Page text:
For critics who dare to suggest Rishi Sunak resembles a Corbynista apparatchik in a sharp suit – splashing vast amounts of cash we don’t have – the Chancellor got his defence in first.
After unleashing another £30billion jobs package, including unprecedented plans to give everyone in the country vouchers to eat out, Sunak declared he had never been a ‘prisoner of ideology’.
Instead, he said, he believed in the ‘nobility of work’.
Desperate times: Some of the policies the Chancellor has announced to tackle the crisis, such as the new Job Retention Bonus, have not been tried before
He certainly put his – or at least taxpayers’ – money where his mouth is, with almost £100billion committed so far during the crisis to support jobs.
Desperate to avoid job losses when the furlough scheme closes at the end of October, the 40-year-old went much further than many expected.
But will this latest extraordinary stimulus prevent mass unemployment, and deliver a ‘V-shaped’ economic recovery?
We just don’t know. The challenges are unprecedented, and the future is deeply uncertain.
And some of the policies the Chancellor has announced to tackle it have not been tried before
Take, for example, the new Job Retention Bonus. The Government will make a one-off payment of £1,000 to firms for every furloughed employee they take back.
These workers must be employed from the start of November – when the Job Retention Scheme ends – to January. Employees must earn above the lower earnings limit for national insurance and the payments will be made in February.
The measure is designed to prevent vast numbers of the 9.4m furloughed workers being laid off. But business leaders are unconvinced whether this will be enough.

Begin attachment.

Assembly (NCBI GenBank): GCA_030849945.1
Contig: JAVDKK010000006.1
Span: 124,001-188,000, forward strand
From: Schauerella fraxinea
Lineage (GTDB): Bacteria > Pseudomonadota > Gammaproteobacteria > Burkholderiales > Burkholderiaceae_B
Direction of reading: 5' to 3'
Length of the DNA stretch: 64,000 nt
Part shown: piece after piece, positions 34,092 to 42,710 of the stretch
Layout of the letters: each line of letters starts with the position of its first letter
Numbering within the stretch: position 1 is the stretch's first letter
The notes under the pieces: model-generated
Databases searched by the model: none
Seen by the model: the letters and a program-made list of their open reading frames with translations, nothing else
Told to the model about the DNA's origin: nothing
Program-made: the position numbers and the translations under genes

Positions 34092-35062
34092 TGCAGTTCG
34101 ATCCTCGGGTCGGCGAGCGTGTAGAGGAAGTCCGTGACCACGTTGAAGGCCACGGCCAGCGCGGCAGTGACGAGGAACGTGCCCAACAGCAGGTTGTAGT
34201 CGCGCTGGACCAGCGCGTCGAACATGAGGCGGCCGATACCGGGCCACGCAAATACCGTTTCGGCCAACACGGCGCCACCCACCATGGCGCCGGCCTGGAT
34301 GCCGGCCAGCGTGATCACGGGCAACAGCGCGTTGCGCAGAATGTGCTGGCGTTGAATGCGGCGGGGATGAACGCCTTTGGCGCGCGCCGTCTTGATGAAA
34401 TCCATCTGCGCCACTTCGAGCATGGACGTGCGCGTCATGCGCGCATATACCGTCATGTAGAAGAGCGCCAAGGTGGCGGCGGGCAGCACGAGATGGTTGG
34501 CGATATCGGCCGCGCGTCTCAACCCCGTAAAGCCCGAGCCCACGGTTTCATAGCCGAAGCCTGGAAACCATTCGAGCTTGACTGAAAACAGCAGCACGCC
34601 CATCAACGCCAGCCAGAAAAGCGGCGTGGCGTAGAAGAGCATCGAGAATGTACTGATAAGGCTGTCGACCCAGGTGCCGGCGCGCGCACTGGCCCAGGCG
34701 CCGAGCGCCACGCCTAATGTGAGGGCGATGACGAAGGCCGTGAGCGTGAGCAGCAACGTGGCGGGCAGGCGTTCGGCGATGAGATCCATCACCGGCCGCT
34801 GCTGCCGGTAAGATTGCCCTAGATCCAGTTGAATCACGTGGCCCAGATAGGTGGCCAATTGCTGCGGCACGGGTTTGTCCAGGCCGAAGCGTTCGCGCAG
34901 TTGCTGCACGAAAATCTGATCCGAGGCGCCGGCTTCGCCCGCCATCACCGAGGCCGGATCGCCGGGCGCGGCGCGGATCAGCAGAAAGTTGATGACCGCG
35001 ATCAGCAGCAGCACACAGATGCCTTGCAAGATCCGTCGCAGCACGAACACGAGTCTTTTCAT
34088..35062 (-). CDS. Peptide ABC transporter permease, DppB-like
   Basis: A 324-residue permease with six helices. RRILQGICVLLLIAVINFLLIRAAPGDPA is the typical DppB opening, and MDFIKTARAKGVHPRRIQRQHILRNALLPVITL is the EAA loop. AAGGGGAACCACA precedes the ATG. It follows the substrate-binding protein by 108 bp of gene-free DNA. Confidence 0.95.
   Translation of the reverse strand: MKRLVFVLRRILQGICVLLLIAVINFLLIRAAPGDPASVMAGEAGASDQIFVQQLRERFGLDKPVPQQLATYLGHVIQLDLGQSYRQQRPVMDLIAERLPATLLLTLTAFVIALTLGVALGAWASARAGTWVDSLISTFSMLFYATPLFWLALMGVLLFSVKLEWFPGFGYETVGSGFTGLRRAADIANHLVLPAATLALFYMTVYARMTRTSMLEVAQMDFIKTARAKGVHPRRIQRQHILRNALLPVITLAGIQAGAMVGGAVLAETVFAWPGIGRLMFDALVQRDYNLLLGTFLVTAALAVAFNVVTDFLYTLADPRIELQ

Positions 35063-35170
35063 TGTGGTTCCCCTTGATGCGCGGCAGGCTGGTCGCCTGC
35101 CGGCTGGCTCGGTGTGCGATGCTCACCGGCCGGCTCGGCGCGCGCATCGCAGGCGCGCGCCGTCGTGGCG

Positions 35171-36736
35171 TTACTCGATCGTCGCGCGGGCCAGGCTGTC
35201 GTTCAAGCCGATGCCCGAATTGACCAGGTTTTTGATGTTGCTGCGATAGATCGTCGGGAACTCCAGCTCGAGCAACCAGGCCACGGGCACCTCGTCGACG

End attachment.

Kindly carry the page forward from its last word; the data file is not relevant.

Robert Alster, at wealth manager Close Brothers Asset Management, said: ‘It is more likely to provide a welcome boost to employers planning to bring workers back rather than forcing businesses to rethink lay-offs.’
But it is just one part of a plan which will cost the Treasury up to £30billion, on top of the £69billion earmarked for the Job Retention Scheme and Self Employment Income Support Schemes.
The centre piece of the chancellor’s plans is the £2bn Kickstart fund to create hundreds of thousands of six month work placements for young people aged between 16-24
The centrepiece of the Chancellor’s plans is the £2billion Kickstart fund to create hundreds of thousands of six-month work placements for people aged between 16-24 who are on Universal Credit and at risk of long-term unemployment.
They will receive the minimum wage, to work 25 hours a week. Firms will receive around £1,000 per employee for arranging the placement.
Experts have pointed out this is very similar to the Future Jobs Fund set up by Gordon Brown’s government in 2009.
Nigel Morris, tax director at MHA MacIntyre Hudson, said many employers will not be able to afford to top up the workers’, wages and national insurance beyond the 25 hours covered by the state.
He said: ‘Kickstart allows young people to gain skills and experience, but not without considerable commitment from employers, who already face significant challenges.’
Other key measures include a temporary cut in VAT in the hospitality and tourism sectors.
VAT on food and non-alcoholic drinks will be cut from 20 per cent to 5 per cent from next Wednesday to January 12 – at an estimated cost of £4.1billion to the Exchequer.
This has been designed to encourage households to spend more money.
Suren Thiru, at the British Chambers of Commerce, said: ‘This is a welcome step and will help to stimulate a more rapid pick-up in activity in those sectors and supply chains hardest hit as the economy gradually reopens.’
And then there is the Eat Out to Help Out plan.
Everyone will be entitled to a 50 per cent discount up to £10 per head on their meal at any participating pub, restaurant or cafe.
The cost to the Treasury has been estimated at £500million. Simon Emeny, chief executive at brewer Fuller Smith and Turner, said: ‘The VAT cut, combined with the Eat Out to Help Out scheme, will provide the stimulus we need to get customers back.’
The Chancellor is going to extraordinary lengths, at vast cost, to protect jobs and the economy. But households have to play their part too.
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